Today: June 11, 2024

Given that Love director Gasper Noé’s last film was Enter The Void, a film in which a conception is seen from within the womb, it should come as no surprise that Love aims to shock. As if to demonstrate this it opens with a three and a half minute sex scene which includes, shall we say, the ‘climax’ in all its intended 3D glory.

The film tells the story of Murphy (Karl Glusman) as he embarks on a relationship with Electra (Aomi Muyock). As their passionate relationship grows so does their lust for new sexual highs. Having seemingly exhausted their sexual exploration the pair meet new neighbour Omi (Klara Kristin) and soon enroll her into their bedroom repertoire. But with Murphy and Electra’s relationship being volatile at best it soon transpires that Omi may have an agenda of her own.

About midway through Love Murphy, who is clearly a Noé avatar in this world, turns to Electra and informs her that he wants to “make movies out of blood, sperm and tears”. It’s fair to say Noé has succeeded in making the last two but you are left wondering to what end?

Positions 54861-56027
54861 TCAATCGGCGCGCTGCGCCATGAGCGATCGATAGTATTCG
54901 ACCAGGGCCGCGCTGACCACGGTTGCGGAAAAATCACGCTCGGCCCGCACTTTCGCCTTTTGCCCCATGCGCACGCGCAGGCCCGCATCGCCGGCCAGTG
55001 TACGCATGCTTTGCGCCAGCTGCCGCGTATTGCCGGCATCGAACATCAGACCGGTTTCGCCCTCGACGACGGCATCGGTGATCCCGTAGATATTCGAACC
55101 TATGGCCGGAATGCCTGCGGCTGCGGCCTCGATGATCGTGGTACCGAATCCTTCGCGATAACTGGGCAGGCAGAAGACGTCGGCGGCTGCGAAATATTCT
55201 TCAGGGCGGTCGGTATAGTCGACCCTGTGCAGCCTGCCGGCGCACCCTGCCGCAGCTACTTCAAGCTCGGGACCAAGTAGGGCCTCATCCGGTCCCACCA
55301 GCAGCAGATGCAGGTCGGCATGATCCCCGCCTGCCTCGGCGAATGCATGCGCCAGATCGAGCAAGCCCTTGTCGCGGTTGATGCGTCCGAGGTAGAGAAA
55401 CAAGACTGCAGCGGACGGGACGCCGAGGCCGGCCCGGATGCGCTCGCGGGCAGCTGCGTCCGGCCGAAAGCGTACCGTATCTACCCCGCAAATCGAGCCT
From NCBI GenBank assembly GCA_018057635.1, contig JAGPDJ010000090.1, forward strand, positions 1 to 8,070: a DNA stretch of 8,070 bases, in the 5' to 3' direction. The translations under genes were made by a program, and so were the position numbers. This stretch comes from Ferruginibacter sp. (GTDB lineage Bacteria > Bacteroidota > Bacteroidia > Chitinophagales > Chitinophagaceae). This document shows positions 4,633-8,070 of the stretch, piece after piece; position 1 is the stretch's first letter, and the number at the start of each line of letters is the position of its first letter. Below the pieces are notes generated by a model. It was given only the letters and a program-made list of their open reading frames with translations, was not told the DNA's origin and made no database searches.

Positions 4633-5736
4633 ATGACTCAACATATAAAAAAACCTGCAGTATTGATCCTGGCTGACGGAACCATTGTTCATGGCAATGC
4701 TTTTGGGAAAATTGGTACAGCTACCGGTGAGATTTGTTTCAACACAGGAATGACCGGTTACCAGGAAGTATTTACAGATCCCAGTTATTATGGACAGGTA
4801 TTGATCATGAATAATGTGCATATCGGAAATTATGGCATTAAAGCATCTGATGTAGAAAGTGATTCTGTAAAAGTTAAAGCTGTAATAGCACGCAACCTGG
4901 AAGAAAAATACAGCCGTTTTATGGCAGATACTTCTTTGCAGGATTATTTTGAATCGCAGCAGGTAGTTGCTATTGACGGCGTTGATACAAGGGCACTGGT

Because while the film hints at another theme stated within: the “sentimental sexuality” it leaves you feeling empty of emotion. Such is Noé’s insistence to pepper the film with sex scenes that you rapidly grow weary of its over two-hour running time.

There are times where the film hints at a level of intimacy but when it’s bathed in Noé’s seedy red lighting it always feels as if it’s just moments away from another gratuitous rumble in the bedroom. It’s frustrating because this is clearly a subject Noé wants to explore, he wants to present an essay on modern love and the need for something to gratify them more than a sexual encounter. But he fails to truly hook into the subject matter and as such leaves you feeling bombarded with sexual imagery rather than captivated by the power of a sexual act and the ramifications something so natural can have on the human sense of worth.

For a film that aims for the same ideals and succeeds seek out Shame because this Love is the tainted kind.

Alex Moss Editor

Alex Moss’ obsession with film began the moment he witnessed the Alien burst forth from John Hurt’s stomach. It was perhaps ill-advised to witness this aged 6 but much like the beast within Hurt, he became infected by a parasite called ‘Movies’. Rarely away from his computer or a big screen, as he muses on Cinematic Deities, Alex is “more machine now than man. His mind is twisted and evil”. Email:

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